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15 May 2018updated 09 Sep 2021 4:08pm

Calls for EU “commitments” on state aid are a fantastical solution to an imaginary problem

Paul Mason should, in general, be praising them, not seeking to bury them.

By George Peretz

Paul Mason’s article in the New Statesman last week called for Labour to seek advance commitments from the EU about the state aid rules before Labour agrees to remain in the single market. But, like Don Quixote urging Sancho Panza to charge at imaginary giants that are really windmills, his proposal is a fantastical solution to an imaginary problem.

First, the imaginary problem. Mason claims that the state aid rules (and other EU single market rules) would prevent a Labour government from enacting its programme. He then concedes that a detailed analysis by Professor Andrea Biondi and Andy Tarrant of Labour’s 2017 manifesto, published in Renewal, showed that that was not the case. But, rather than grapple with that thorough analysis, he dismisses it as a “bar stool argument”.

That phrase is presumably intended to be ironic, since he immediately produces what really is a humdinger of a “bar stool argument”: namely that, whatever the experts say, some civil servants are said to have told the Labour treasury team in 2017 that EU rules would be a problem. Quite apart from the second-hand hearsay, that argument is based on an assumption that, in my long experience of advising Whitehall on state aid issues, is highly unlikely to be the case. Treasury mandarins have many remarkable skills, but expertise in the state aid rules is not one of them. A cautious official casting a brief eye over a set of broad policy proposals might well (if they are well-trained) mention state aid as an item in the checklist of things to think about, but that is far from identifying any real problem.

The only other argument that Mason puts forward for suggesting that the state aid windmills are in fact giants is unspecified “threats” by the EU to “do a Greece” if Labour seeks to enact its policies. But none of this begins to be coherent without some analysis of what policies he is talking about and why they would be unlawful under single market rules. Not only is there no such analysis but also no attempt to dispute – except by bar stool anecdote – the detailed analysis of Labour’s actual proposals which demonstrates the contrary. (And Mason also ignores the obvious fact that the bulk of the policies in that manifesto, including public ownership and state investment in industry, are pursued lawfully under single market rules by many EU member states.)

The only policy Mason puts forward as one that he says might be problematic is “renationalisation of energy and rail assets currently owned by Germany” – but the problem there, if there is one, is not with single market rules, which permit nationalisation, but with the European Convention on Human Rights (Article 1 of Protocol 1 to which requires proper compensation to be paid). And, even after holding Mason’s piece close to the fire to see if there is anything written in invisible ink, I cannot see anything in it that calls for the UK to leave the ECHR absent radical reform.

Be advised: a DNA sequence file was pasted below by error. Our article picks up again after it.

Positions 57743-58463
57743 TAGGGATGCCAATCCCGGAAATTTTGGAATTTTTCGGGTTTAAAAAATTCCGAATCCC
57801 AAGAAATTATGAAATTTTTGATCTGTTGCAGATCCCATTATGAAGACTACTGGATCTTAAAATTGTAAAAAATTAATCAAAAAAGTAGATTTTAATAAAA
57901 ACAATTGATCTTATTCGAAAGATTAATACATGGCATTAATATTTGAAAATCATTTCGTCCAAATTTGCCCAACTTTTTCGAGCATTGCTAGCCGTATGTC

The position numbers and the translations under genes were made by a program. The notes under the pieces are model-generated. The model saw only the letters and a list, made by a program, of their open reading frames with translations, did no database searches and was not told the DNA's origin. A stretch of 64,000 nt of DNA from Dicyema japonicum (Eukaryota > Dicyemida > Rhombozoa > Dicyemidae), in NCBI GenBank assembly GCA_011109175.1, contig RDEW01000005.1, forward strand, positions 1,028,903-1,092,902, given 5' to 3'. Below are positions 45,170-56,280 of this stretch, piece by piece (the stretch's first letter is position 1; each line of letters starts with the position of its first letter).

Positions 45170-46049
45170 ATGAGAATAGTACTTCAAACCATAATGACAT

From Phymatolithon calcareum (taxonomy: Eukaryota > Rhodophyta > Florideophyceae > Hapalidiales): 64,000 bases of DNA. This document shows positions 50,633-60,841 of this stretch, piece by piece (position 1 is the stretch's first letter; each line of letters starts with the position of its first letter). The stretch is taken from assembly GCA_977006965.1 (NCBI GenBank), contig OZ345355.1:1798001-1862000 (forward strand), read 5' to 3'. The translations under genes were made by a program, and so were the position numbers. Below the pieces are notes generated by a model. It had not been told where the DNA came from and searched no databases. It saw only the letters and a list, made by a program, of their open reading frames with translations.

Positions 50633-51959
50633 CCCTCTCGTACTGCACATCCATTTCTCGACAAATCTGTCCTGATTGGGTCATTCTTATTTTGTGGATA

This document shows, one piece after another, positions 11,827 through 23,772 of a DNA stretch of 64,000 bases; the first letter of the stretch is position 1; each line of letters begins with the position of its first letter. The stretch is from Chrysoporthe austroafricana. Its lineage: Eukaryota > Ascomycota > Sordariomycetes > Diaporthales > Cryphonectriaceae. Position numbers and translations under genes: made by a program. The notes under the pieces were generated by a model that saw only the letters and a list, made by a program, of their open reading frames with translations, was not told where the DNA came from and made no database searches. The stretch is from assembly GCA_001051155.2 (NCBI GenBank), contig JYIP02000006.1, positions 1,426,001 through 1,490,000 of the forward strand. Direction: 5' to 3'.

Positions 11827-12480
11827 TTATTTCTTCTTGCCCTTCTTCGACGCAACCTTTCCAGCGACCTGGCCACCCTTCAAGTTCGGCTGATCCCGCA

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Second, the fantastical solution. Mason calls for the EU to give “advance guarantees that Labour’s programme cannot and will not be challenged in the EU courts”. But the EU could not conceivably write a blank cheque of that kind – not least because it is not just “the EU” but private actors that can challenge unlawful conduct in the EU courts. His inability to progress beyond that demand is yet more evidence of his failure to analyse the problem: had he actually any specific policies in mind that could be problematic, he would not need to resort to the desperate device of a blank cheque, but could seek specific assurances about specific policies.

The solution, though, is fantastical for another reason. Mason acknowledges the existence of World Trade Organisation anti-subsidisation rules, which, although they do not apply to services, are broadly similar to EU state aid rules; but, again, his attempt to dismiss them by pointing to China’s subsidised economy, is no more than another bar stool argument. The UK is in a wholly different position. As by far the EU’s largest and closest trading partner, the EU would be watching it like a hawk: and unlike China, the UK’s open political system and detailed and transparent systems of control of public spending make it hard to obscure the existence of subsidies. Any breach of WTO rules would be likely to be met, for example, with countervailing measures (increased duties) at Calais. So even assuming that there is a problem, the problem will arise whether or not the UK signs up to single market state aid rules.

Finally, the article fails to acknowledge that removing constraints on subsidies is not obviously a left-wing cause. Anyone familiar with the US will know about undignified and expensive competition between US states to attract large corporations with hugely expensive tax breaks and subsidies, with the only winners being large corporations at the expense of taxpayers. The EU state aid rules not only stop that but also, as the Commission has shown, provide a basis for attacking cosy tax arrangements between EU governments and big corporates. The EU state aid rules are not perfect: but Mason should, in general, be praising them, not seeking to bury them.

George Peretz is a QC at Monckton Chambers in London, specialising in EU and competition and state aid law.

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